Cultivating Backyard Bell

Like most home garden crops, peppers generally need added nutrition. Phosphorus and calcium are keys to bountiful bell pepper growth. Soil testing reveals your soil pH (5.8 to 6.5 is superb for peppers1), and provides recommendations for soil amendments and feeding. When needed, amendments like lime increase soil pH. Gypsum leaves pH constant but adds calcium – critical for avoiding blossom end rot disease.

Avoid high-nitrogen fertilizers, which stimulate leafy growth rather than fueling sweet fruits. Products designed for tomatoes and vegetables, like Lilly Miller ® MORCROP Tomato & Vegetable Food 5-10-10, provide higher relative amounts of phosphorus and potassium within the nutrient balance peppers prefer.

Keep bell peppers well-watered, but never leave soil soggy. Water to moisten soil about 6 inches deep, then let it dry slightly. Watering is particularly important during fruit set, when tiny peppers take the place of blossoms, and because the bells mature. Consistent moisture helps keep peppers firm and healthy.

Managing Pests and Disease

Keeping pepper plants fed and watered well goes an extended way in preventing opportunistic diseases and bug pests, which may hit pepper crops fast and hard. Pepper pests vary by region, starting from common cutworms to flea beetles, pepper weevils et al. . Proven pesticides like the Sevin® brand, trusted by gardeners for quite 50 years, are an integral part of an efficient integrated pest management program for peppers.

Sevin® Insect Killer garden insecticides provide powerful protection against a broad range of pepper pests. As ready-to-use, concentrate and ready-to-spray liquids, these highly effective pesticides kill quite 500 insect pests on contact and keep protecting your garden for up to 3 months.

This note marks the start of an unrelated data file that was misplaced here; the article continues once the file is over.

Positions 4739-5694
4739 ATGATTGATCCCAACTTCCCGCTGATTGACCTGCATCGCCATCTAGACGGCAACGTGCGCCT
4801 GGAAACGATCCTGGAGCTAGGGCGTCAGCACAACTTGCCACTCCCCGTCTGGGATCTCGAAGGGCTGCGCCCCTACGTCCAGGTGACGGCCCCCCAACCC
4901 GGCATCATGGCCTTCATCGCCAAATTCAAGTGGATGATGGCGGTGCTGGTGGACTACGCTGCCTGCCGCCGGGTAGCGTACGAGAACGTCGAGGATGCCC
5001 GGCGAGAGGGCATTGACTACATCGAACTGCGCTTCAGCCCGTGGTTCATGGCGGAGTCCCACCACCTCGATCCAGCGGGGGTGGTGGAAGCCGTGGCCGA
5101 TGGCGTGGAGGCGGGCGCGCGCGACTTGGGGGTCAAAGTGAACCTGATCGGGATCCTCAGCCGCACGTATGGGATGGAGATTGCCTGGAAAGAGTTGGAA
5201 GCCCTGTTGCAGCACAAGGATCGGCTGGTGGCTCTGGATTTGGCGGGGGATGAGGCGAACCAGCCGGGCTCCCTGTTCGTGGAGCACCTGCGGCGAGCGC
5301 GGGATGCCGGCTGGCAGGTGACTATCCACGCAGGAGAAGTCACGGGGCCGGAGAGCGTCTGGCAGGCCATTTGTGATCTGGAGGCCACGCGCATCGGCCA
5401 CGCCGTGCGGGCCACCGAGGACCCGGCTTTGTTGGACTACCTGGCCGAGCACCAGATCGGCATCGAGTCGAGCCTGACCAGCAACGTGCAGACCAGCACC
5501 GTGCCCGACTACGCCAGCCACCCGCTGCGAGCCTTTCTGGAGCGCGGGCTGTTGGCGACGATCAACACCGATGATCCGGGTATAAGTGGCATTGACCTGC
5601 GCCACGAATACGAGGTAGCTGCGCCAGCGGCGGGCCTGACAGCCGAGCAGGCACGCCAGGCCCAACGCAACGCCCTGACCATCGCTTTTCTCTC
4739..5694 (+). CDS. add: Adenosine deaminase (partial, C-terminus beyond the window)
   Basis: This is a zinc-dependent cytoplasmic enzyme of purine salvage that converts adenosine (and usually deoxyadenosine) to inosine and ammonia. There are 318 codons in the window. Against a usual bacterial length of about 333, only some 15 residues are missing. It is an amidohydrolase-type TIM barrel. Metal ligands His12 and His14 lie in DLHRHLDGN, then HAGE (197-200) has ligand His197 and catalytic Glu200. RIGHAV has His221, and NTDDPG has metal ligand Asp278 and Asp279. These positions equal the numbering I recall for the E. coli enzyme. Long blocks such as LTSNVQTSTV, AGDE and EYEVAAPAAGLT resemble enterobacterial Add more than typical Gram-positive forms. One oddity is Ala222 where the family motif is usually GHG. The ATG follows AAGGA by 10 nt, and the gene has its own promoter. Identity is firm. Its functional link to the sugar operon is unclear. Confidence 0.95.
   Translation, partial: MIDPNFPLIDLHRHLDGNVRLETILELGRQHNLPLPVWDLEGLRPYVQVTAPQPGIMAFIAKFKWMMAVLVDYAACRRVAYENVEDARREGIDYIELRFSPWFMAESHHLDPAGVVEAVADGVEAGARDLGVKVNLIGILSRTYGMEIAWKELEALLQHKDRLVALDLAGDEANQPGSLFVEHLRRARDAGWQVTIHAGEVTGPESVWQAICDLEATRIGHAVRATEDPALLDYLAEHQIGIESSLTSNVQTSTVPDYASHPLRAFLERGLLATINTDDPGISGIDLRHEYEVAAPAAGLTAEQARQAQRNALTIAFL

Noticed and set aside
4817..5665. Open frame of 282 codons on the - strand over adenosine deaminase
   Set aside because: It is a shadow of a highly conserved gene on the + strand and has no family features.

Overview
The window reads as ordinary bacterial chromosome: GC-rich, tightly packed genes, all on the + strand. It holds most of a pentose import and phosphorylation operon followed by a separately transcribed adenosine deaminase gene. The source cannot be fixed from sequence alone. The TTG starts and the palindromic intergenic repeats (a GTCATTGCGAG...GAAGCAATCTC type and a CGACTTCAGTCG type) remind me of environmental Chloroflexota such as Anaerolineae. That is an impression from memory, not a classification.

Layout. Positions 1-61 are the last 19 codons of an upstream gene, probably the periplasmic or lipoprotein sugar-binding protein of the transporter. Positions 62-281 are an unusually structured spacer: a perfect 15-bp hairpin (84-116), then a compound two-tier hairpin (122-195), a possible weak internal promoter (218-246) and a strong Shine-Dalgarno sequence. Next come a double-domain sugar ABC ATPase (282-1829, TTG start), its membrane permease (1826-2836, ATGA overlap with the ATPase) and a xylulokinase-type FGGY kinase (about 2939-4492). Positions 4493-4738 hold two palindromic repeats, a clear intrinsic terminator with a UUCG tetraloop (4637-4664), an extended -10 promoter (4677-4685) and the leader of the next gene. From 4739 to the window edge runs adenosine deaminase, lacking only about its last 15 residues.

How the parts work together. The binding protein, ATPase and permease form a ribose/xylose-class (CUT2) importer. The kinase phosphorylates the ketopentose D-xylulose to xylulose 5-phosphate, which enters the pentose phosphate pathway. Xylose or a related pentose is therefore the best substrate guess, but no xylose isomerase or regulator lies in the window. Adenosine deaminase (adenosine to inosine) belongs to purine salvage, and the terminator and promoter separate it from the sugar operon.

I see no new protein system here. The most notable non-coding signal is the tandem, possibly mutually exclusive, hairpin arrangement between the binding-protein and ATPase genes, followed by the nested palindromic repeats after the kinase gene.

Always follow product label instructions for the specified time between pesticide application and harvest, referred to as pre-harvest intervals or PHI. With liquid Sevin® Insect Killer products, you’ll treat bell peppers right up to at least one day before harvest. If your preferred pesticide product is Sevin-5 Ready-To-Use 5% Dust, allow three days between treating peppers and harvesting their fruits.

Enjoying Your Pepper Harvest

Depending on your chosen varieties, peppers mature between two and three months from the time you transplant outdoors. If you’re within the mood for green bells, allow them to reach full size, form, and firmness before you choose. For mature, colored peppers, allow them to reach full color and ripeness on the vine, whenever possible. Then pick them promptly to encourage more pepper fruits to the line.

If weather cuts your season short, pick peppers early. Keep them warm and humid — between 68 F and 77 Ft, with 95 percent or higher humidity — and that they may color fully. However, they typically won’t grow any sweeter. Peppers start losing water as soon as they’re picked, so high humidity is vital . If you would like to store them for a time, refrigerate bells at 45 F and 95 percent humidity. Garden-fresh bell peppers should stay firm and flavorful for 3 to 5 weeks at those conditions.2